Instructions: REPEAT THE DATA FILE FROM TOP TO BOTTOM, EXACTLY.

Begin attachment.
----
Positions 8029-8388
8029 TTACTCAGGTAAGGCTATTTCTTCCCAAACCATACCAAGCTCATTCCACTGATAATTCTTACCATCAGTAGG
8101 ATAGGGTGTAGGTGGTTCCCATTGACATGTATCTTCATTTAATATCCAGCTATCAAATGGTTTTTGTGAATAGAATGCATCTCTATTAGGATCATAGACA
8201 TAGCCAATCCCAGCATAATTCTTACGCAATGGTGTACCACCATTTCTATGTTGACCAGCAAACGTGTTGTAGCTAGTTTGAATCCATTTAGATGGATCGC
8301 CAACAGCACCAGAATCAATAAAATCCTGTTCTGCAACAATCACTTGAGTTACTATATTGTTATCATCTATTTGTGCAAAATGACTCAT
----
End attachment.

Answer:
Positions 8029-8388
8029 TTACTCAGGTAAGGCTATTTCTTCCCAAACCATACCAAGCTCATTCCACTGATAATTCTTACCATCAGTAGG
8101 ATAGGGTGTAGGTGGTTCCCATTGACATGTATCTTCATTTAATATCCAGCTATCAAATGGTTTTTGTGAATAGAATGCATCTCTATTAGGATCATAGACA
8201 TAGCCAATCCCAGCATAATTCTTACGCAATGGTGTACCACCATTTCTATGTTGACCAGCAAACGTGTTGTAGCTAGTTTGAATCCATTTAGATGGATCGC
8301 CAACAGCACCAGAATCAATAAAATCCTGTTCTGCAACAATCACTTGAGTTACTATATTGTTATCATCTATTTGTGCAAAATGACTCAT